How much do you love your pet?

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Pets are more than great company, they are actually good for our health.

Studies show pets can help relieve stress, lower blood pressure and cholesterol, and even make us more likely to survive heart attacks.

So, how can we thank them? One four-lettered word- l-o-v-e!

The best way to show your pet love is to pay attention. It's easy to get busy and take our pets health for granted- both physical and mental.

Dr. Simon Fick, of Grand Blanc Veterinary, says, believe it or not, pets can actually get depressed, "You can see a behavior change. When they just don't seek attention or affection as much."

If your pet is less playful, or is acting differently, it's worth a trip to the vet. It may not be depression. But, Fick says, it could be another illness, "One of my dogs, when he was older, slept a lot. And I thought, 'okay, he's getting older,' but he was hypothyroid. It turns out he had thyroid disease. And when I started him on medicine, he lost some weight and he was playful again."

Of course, if I surveyed pets, I'm sure the majority would say the best way to show love is by opening the treat jar.

Fick cautions, however, if you really love your pet, pay attention to their weight, "Over half of all dogs and cats in the United States are overweight."

Extra body weight can put your pet at risk for arthritis and other chronic pain, diabetes, you name it.

It's okay to spoil them with homemade treats occasionally, but just include treats in your pet's daily calorie budget.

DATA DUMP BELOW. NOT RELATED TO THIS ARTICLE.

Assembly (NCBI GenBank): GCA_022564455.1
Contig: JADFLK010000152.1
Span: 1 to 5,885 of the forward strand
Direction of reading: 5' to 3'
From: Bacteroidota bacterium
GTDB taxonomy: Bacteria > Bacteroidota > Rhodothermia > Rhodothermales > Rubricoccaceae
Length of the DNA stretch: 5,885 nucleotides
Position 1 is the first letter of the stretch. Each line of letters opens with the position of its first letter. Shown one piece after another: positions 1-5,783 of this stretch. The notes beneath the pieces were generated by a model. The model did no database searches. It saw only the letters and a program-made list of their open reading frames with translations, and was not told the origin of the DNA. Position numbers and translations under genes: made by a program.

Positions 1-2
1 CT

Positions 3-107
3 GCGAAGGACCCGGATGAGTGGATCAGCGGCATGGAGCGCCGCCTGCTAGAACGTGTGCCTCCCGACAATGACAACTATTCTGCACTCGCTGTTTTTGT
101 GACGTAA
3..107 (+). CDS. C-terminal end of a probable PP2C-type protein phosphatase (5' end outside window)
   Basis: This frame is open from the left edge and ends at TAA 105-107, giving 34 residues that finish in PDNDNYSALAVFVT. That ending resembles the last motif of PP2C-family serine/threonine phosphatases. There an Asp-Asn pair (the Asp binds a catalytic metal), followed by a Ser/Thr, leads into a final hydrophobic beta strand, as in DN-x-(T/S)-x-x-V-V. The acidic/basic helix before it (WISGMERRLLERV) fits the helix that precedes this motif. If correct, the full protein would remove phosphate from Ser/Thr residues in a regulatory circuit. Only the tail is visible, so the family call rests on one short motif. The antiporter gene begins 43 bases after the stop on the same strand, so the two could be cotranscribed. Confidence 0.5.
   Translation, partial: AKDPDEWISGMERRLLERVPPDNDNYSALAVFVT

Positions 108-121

"They should get one cup of food per 20 pounds of pet per day, that includes treats," and Dr. Mike Fleming of Cross Veterinary clinic says how much food your pet needs does correlate to their activity level.

Exercise is key to helping pets manage their weight, and they seem to love it more than we humans. Just pay attention to how much activity your pet is getting.

If they're already pretty active, Dr. Fick says, consider this, "Even just changing up the type of play activity. Instead of the same old walk around the block, you can take them to the park. or, get them a new toy. Instead of a ball, a frisbee or a rope toy. Just something to break the monotony."

When you do venture out, make sure your pet is always wearing some type of ID, like a collar. Get them microchipped, if possible. That extra time could mean the difference between lost forever and found.

"They aren't fool-proof, but that chip can reunite you if you keep it up to date," says Susand Kraus, VT, of Cross Veterinary Clinic says

Keep up with your pet's vaccination schedule, and flea, tick and heartworm preventative, to protect them from potentially deadly diseases.

Your pet may not be able to thank you for some of your most loving gestures, but they will notice your attention and time. At the end of the day your attention is what pets treasure most.

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